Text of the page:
General Election can wait, priority is to 'prevent a health crisis': PSP's Tan Cheng Bock

General Election can wait, priority is to 'prevent a health crisis': PSP's Tan Cheng Bock

Tan Cheng Bock (2)
File photo of Dr Tan Cheng Bock. (Photo: AFP/Roslan Rahman)

SINGAPORE: Progress Singapore Party (PSP) chief Tan Cheng Bock reiterated on Saturday (Mar 28) his stand against calling a General Election (GE) in 2020 as the COVID-19 outbreak continues to evolve. 

In a video posted on Facebook, Dr Tan said the GE can wait while the Government directs its resources towards dealing with the coronavirus. 

Dr Tan was speaking in response to Senior Minister Teo Chee Hean's speech in Parliament, in which Mr Teo said suggestions to delay GE and form a caretaker government were unconstitutional, "misleading and unhelpful". 

Mr Teo had pointed out that a caretaker government "lacks the explicit mandate of voters and would therefore not be in a position to take major decisions on behalf of Singaporeans" at a time of crisis. 

READ: Unconstitutional to delay General Election and have president form caretaker government - Teo Chee Hean

READ: PSP "strongly urges" Government not to hold General Election amid COVID-19 crisis - Tan Cheng Bock

He also said "we do not know when the COVID-19 situation will stabilise" but that an election "must take place by Apr 14, 2021", which marks the end of the term of the 13th Parliament.

"The longer we wait, the more unpredictable, difficult and dangerous it could be," said Mr Teo. 

Mr Teo was responding to Dr Tan's message two weeks ago that said the PSP "strongly urged" the Government not to hold the GE during the COVID-19 crisis, offering alternatives such as forming a caretaker government. 

In his video on Saturday, Dr Tan said: "I refer to Senior Minister Teo Chee Hean's speech in Parliament, where he commented on my idea of a caretaker government.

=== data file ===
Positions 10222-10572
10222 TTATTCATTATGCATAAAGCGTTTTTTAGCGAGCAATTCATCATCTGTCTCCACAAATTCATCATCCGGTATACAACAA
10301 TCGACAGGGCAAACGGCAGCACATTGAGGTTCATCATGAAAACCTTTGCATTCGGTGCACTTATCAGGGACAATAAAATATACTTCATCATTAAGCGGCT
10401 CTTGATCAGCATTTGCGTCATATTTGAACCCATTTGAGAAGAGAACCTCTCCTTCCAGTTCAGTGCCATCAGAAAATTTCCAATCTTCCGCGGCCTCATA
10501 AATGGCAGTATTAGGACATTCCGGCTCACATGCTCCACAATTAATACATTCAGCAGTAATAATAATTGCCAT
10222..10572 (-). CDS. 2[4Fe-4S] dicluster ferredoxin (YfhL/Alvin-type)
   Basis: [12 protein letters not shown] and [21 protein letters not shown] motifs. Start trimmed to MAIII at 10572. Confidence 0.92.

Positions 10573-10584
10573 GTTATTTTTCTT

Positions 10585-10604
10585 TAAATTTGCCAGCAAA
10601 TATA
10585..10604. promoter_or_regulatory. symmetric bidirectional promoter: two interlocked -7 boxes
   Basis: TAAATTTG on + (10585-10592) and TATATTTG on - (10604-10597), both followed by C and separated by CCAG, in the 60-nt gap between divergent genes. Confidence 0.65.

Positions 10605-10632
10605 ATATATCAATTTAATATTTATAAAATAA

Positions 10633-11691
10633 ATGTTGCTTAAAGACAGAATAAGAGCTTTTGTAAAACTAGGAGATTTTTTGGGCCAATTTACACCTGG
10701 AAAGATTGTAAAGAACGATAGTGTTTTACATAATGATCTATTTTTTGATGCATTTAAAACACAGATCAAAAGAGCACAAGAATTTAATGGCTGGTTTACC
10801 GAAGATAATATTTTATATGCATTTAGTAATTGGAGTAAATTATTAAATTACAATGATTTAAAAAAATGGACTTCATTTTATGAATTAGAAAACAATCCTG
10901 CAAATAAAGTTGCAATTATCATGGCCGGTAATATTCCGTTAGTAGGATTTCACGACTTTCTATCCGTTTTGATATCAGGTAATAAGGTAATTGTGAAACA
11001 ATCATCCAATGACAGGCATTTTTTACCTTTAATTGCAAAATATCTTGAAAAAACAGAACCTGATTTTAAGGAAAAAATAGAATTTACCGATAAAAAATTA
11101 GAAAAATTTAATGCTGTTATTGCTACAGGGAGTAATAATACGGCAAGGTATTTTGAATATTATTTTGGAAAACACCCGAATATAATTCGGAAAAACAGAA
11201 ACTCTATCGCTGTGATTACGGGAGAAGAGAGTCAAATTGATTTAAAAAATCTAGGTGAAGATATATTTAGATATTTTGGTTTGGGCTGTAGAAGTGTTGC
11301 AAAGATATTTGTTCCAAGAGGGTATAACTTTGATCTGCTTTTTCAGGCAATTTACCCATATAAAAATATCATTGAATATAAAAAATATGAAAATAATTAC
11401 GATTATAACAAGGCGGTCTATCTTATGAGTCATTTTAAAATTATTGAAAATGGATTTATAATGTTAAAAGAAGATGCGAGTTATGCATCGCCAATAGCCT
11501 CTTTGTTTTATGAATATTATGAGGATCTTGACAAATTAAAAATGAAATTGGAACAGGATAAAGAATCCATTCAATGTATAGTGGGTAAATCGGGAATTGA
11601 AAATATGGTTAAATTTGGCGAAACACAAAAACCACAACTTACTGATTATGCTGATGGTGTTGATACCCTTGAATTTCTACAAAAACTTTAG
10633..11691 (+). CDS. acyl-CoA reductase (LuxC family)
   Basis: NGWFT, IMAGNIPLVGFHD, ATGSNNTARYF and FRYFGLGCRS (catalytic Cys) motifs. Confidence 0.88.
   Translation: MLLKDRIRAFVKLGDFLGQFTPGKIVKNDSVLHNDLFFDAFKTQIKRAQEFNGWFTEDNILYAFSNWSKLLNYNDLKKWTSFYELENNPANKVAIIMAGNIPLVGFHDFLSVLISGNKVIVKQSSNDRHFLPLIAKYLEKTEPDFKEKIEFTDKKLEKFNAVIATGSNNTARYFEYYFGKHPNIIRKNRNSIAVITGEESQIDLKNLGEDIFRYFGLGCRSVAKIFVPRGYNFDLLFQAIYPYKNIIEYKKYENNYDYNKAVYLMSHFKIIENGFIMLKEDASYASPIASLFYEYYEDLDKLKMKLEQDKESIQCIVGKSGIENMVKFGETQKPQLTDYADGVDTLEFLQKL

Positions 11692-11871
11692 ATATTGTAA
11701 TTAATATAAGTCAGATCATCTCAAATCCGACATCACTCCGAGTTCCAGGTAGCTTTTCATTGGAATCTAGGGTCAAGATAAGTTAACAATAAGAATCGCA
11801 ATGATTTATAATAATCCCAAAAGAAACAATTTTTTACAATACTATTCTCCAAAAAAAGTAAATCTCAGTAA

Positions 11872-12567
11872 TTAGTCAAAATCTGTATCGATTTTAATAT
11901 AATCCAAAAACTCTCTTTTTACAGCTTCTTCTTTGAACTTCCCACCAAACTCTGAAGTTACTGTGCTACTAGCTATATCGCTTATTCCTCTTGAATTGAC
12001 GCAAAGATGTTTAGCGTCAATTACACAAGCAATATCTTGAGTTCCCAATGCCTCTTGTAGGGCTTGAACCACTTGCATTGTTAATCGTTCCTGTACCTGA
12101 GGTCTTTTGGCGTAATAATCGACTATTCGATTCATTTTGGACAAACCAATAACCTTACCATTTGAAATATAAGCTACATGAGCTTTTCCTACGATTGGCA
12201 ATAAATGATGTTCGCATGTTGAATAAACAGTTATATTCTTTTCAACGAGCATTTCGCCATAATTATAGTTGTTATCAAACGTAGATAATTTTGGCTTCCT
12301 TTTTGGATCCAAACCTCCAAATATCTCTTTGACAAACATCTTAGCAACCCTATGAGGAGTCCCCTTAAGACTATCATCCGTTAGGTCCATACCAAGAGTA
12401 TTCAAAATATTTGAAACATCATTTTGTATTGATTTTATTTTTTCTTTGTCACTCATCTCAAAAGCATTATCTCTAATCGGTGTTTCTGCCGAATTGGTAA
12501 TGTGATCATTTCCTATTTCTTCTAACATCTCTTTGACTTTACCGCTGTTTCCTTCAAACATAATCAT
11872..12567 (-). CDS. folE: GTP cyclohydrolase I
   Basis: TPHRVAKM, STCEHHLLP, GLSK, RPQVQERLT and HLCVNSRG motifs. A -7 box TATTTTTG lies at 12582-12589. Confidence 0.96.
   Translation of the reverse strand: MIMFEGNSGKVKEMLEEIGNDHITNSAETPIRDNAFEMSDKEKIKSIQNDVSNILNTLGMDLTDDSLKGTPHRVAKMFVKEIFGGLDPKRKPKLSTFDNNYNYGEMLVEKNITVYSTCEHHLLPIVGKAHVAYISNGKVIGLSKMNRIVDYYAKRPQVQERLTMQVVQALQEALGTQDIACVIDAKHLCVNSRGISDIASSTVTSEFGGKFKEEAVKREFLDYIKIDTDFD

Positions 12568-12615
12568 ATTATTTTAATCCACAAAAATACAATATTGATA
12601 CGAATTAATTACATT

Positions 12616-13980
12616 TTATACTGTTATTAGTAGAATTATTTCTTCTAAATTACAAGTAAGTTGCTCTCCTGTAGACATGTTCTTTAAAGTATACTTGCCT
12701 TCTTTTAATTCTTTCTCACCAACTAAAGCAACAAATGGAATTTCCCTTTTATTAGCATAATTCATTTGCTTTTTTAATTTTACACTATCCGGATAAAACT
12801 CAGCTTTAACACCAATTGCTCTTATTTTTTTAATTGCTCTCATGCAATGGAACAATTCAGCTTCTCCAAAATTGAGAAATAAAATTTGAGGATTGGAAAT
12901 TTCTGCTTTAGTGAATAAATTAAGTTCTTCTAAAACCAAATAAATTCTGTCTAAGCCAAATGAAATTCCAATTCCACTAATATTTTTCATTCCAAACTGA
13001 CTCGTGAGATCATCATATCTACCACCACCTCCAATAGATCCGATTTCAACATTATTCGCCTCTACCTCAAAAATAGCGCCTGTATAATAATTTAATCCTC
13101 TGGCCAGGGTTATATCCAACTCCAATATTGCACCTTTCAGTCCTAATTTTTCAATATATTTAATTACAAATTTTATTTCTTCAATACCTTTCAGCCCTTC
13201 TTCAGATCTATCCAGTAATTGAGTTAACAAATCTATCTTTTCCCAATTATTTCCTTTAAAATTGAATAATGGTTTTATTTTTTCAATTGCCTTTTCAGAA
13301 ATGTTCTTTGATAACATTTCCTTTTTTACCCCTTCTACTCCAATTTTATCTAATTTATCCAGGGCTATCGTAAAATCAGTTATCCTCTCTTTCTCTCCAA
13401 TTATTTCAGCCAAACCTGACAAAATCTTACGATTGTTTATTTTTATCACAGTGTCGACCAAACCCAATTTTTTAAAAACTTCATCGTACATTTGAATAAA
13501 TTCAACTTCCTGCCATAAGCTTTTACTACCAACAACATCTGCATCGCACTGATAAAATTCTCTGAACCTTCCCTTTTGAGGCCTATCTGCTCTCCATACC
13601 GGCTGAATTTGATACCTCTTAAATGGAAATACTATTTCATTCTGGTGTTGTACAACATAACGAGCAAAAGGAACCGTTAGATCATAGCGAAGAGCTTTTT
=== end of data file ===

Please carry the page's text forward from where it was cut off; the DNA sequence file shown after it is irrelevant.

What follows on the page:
"I think he may have missed my main point, which is simply this: In view of COVID-19, the Government must now make a choice - it is either to call an early GE in 2020 or to wait until the last possible date in 2021. The issue is how to exercise this choice."

Dr Tan said if the Government chooses to call an early GE, "it will expose more than 2.6 million Singaporeans to COVID-19, which will run the risk of creating a health crisis". 

"SM Teo also said in Parliament that an early GE will allow Singapore to decide who they want to captain the ship in the future. But can he accept that an early GE means that the ship will potentially carry many more Singaporeans infected with COVID-19 and is this the risk he's prepared to take with our overtaxed health crisis?" said Dr Tan. 

"A later election may take place at a time when the COVID-19 situation has improved, which is a realistic hope and not a fanciful wish," said Dr Tan, citing vaccines being developed and the doubling down on social containment measures. 

READ: Singapore reports 49 new cases of COVID-19, new cluster at SingPost Centre

READ: COVID-19 - Singaporeans urged to defer non-essential trips to malls

Dr Tan agreed that forming a caretaker government could pose a "legal constitutional problem". 

"However, a constitutional problem does not infect people with COVID-19. A constitutional problem will not take away the lives of loved ones. A constitutional problem can be overcome," he said. 

"General Election can wait," said Dr Tan. "Our ministers and ministries are already hard-pressed. If an election were to occur they would have to spread themselves out even thinner, deciding how to safely - if that is even possible - carry out the process of elections."

Singapore reported 49 new cases of COVID-19 on Friday, bringing the total number of confirmed cases to 732. Several new clusters were announced earlier in the week, including one involving PCF Sparkletots pre-school in Fengshan and another involving SingPost Centre. 

Earlier on Saturday, the authorities urged Singaporeans to defer trips to the mall except for essential activities such as buying food and groceries, after choke points were seen outside some shopping centres.

Source: CNA/hs

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